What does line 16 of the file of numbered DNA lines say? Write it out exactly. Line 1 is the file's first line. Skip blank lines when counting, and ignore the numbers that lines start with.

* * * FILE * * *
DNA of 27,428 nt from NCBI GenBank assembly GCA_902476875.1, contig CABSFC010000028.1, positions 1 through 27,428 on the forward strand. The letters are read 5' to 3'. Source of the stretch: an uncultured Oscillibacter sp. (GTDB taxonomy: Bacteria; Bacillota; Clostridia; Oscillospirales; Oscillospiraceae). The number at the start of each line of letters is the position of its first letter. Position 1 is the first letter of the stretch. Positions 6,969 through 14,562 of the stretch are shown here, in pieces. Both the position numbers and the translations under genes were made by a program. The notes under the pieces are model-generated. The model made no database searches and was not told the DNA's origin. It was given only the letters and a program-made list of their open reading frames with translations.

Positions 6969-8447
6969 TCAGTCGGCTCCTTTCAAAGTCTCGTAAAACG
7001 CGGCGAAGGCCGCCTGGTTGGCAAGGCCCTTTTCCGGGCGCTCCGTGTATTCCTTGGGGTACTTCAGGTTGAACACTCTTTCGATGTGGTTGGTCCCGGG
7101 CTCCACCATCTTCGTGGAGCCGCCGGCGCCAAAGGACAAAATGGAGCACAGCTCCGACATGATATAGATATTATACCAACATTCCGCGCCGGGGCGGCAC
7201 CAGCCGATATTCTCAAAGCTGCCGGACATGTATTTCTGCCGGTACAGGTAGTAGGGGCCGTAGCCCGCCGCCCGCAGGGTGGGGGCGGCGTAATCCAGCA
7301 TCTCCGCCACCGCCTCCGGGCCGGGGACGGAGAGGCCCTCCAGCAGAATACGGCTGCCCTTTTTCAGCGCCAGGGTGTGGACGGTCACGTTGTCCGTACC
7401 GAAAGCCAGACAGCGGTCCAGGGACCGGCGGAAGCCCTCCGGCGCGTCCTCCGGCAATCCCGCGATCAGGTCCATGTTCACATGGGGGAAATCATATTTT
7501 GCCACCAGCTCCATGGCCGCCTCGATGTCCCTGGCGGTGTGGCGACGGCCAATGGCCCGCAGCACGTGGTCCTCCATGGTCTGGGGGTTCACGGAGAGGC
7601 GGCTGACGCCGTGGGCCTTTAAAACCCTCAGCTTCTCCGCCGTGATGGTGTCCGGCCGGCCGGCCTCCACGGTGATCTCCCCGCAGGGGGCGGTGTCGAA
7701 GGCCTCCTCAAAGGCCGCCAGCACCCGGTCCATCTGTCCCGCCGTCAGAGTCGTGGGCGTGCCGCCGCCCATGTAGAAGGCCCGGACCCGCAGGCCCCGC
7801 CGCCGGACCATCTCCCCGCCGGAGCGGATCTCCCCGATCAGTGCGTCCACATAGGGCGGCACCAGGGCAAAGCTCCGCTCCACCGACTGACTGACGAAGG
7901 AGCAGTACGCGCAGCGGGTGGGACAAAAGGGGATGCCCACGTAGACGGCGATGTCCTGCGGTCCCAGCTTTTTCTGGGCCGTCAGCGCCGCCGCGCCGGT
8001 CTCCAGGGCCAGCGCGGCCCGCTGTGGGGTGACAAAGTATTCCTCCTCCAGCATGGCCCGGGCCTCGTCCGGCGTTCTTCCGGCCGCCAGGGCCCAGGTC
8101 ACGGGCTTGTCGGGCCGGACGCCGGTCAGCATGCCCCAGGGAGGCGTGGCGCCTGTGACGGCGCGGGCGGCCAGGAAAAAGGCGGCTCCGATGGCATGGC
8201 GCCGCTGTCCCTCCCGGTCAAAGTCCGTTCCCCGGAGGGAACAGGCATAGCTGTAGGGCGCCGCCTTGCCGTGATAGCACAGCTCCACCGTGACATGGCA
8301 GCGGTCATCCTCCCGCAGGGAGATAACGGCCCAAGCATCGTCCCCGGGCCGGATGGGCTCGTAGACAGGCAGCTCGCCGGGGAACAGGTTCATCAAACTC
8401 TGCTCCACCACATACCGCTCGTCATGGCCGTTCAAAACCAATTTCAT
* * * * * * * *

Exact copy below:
8201 GCCGCTGTCCCTCCCGGTCAAAGTCCGTTCCCCGGAGGGAACAGGCATAGCTGTAGGGCGCCGCCTTGCCGTGATAGCACAGCTCCACCGTGACATGGCA